South Africa, Africa

Africa: The new South Africa has never been so unpopular

By Simon Allison 23 April 2015

Even before the current outbreak of xenophobic violence, South Africa wasn’t the most popular kid in the African bloc. In its wake, however, our image lies in tatters and there are continent-wide protests outside our embassies (the likes of which have not been seen since the international anti-apartheid movement targeted the regime’s diplomats). Even though President Jacob Zuma has moved swiftly to mollify angry African governments, the damage has already been done – and there will be a price to pay. By SIMON ALLISON.

We’ve said it before, and we’ll say it again: South Africa has an image problem.

In much of the western world, where the country is disproportionately represented by white South Africans, many of them in self-imposed exile, we face an uphill battle to convince people that not all South Africans are racist. In Africa, meanwhile, it’s a struggle to overcome the arrogance of our foreign policy (typified in how we bullied the African Union into accepting Nkosazana Dlamini-Zuma as commission chairperson); the dominance of our commercial interests, which funnel so much of Africa’s disposable income down south and suck up so much cultural space (consider the pre-eminence of DStv, and the spread of Shoprite and Debonairs and Mr Price); and our brazen, offensive indifference to the crucial role played by African countries in our own liberation.

But hey, we’ve got Nelson Mandela, and the rainbow nation, which compensates just about enough to neutralise the bad vibes. But the tensions remain, and resentment is not far from the surface. It doesn’t take much to bring it out into the open.

Which is why it should come as no surprise that, in the wake of the sustained xenophobic attacks in South Africa, parts of the continent have been quick to register their disapproval.

In Mozambique, South African vehicles were pelted with stones, and Mozambicans working with South African companies refused to work with their South African counterparts. Fearing violence, Sasol evacuated 340 South African workers.

In Zimbabwe, more than 100 people marched on the South African embassy in Harare, carrying a petition in solidarity with victims of “the cruel, senseless and gruesome xenophobic slaughter of foreign nationals and the looting of their properties in South Africa”. One rights activist was brutally assaulted by riot police, which is in itself a worrying symptom – when President Robert Mugabe’s thugs step in to protect the honour of the South African state, we know we’re in trouble.

In Nigeria, reports that the South African consulate in Lagos was stormed by angry protestors were inaccurate – but it is true that hundreds gathered to protest outside it and the High Commission in Abuja, as well as outside MTN’s headquarters in Abuja. The Nigerian foreign ministry summoned the South African ambassador to explain himself and express Nigeria’s disapproval. South Africa has now closed the Lagos consulate. At the same time, several militant groups have reportedly threatened to target South African businesses operating in Nigeria. “It is causing huge reputational damage,” said Chris Maroleng, MTN’s executive for group corporate affairs.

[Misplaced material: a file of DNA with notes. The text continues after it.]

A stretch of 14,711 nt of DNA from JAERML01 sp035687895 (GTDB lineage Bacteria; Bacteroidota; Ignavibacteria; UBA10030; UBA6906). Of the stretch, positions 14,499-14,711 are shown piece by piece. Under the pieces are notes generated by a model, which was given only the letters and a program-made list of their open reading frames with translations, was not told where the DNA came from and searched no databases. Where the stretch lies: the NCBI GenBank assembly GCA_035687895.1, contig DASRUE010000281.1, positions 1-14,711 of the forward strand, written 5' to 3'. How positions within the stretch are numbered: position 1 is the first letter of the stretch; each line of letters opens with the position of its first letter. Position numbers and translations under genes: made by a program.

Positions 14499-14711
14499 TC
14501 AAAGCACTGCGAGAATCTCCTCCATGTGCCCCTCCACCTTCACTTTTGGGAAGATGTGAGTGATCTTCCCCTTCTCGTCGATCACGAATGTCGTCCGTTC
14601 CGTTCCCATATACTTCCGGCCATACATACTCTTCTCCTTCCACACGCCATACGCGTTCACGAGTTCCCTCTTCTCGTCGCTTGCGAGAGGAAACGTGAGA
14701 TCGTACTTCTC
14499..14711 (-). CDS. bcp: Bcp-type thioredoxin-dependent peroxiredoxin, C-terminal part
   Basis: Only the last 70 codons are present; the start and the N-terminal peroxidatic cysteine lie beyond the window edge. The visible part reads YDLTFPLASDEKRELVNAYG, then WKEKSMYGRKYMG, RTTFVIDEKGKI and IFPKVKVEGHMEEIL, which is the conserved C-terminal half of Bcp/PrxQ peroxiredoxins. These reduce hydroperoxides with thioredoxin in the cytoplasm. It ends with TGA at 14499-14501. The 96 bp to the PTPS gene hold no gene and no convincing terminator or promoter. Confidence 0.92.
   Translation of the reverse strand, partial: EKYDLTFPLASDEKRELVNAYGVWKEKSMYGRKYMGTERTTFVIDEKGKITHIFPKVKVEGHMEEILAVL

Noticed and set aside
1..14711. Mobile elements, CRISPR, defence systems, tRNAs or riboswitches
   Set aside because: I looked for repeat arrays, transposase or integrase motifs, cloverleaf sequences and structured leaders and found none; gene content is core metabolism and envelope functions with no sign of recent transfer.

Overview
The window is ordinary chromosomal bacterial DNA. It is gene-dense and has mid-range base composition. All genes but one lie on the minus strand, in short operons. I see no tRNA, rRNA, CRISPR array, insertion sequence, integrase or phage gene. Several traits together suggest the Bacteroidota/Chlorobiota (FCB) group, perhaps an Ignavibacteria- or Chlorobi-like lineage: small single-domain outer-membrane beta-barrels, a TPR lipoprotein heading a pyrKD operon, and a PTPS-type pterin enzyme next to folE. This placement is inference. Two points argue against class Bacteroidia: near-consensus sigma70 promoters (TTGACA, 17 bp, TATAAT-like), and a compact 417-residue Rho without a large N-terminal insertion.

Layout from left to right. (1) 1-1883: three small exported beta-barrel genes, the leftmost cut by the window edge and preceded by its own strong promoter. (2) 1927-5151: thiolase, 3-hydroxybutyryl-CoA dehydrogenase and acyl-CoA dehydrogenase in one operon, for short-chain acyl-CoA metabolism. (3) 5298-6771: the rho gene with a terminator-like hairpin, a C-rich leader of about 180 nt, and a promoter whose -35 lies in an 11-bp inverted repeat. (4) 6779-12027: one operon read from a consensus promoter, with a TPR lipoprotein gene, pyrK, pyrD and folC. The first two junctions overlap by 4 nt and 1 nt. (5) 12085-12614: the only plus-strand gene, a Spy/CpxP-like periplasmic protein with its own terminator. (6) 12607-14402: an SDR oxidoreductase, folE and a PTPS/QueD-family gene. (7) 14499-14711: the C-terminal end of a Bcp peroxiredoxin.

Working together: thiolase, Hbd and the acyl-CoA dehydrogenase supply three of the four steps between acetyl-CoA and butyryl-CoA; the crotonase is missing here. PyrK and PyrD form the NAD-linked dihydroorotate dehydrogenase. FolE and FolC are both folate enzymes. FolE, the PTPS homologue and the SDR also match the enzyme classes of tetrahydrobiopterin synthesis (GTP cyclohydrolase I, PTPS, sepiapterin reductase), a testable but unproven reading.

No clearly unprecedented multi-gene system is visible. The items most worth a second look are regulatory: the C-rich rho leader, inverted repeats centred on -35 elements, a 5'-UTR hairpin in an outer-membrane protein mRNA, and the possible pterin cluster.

There were also protests outside the SA High Commissions in Malawi and Zambia, along with calls to boycott South African products. One Zambian radio station is refusing to play South African music.

These are all legitimate and, so far, non-violent responses to the vicious attacks in South Africa on nationals of these countries, among others. The embassy protests in particular should serve as a wake-up call. This is a form of protest usually reserved for the embassies of rogue states, such as Sudan and Syria, or serial human rights abusers like China or Israel. It was also a prominent tactic in the global anti-apartheid struggle.

Two decades later, is South African becoming a pariah state once more?

Desperate to stem the tide of resentment, President Jacob Zuma has reportedly despatched cabinet ministers across the continent, tasked with reassuring African governments that South Africa is taking the issue seriously, and doing everything in its power to prevent further attacks. International relations minister Maite-Nkoane also met with the African diplomatic corps in Pretoria to apologise for the violence. “It is therefore with a deep sense of pain and regret that we as the South African government humbled ourselves before the African diplomatic community in our meeting with them today; and we expressed, through them, our heartfelt apologies to the African continent and people for the actions of those of our citizens who have behaved in a shameful manner,” she said.

While the current outbreak of xenophobia has made life more dangerous for Africans in South Africa, it has also made life more difficult – and probably more dangerous too – for South Africans in Africa. It has irreparably tarnished the image of South Africa, even if that wasn’t so great in the first place, and emphasised the self-imposed divisions between us and the rest of the continent. It’s hard to quantify the long term effects of this. It’s fair to conclude, however, that no one wins. DM

Photo: A photo made available 22 April 2015 of the executive director of ‘The Citizens Advocacy For Social And Economic Rights’, Frank Tietie (C) speaking during a protest outside the South African High Commission over the xenophobic attacks in South Africa on Nigerians and other African nationals, in Abuja, Nigeria, 21 April 2015. EPA/STR

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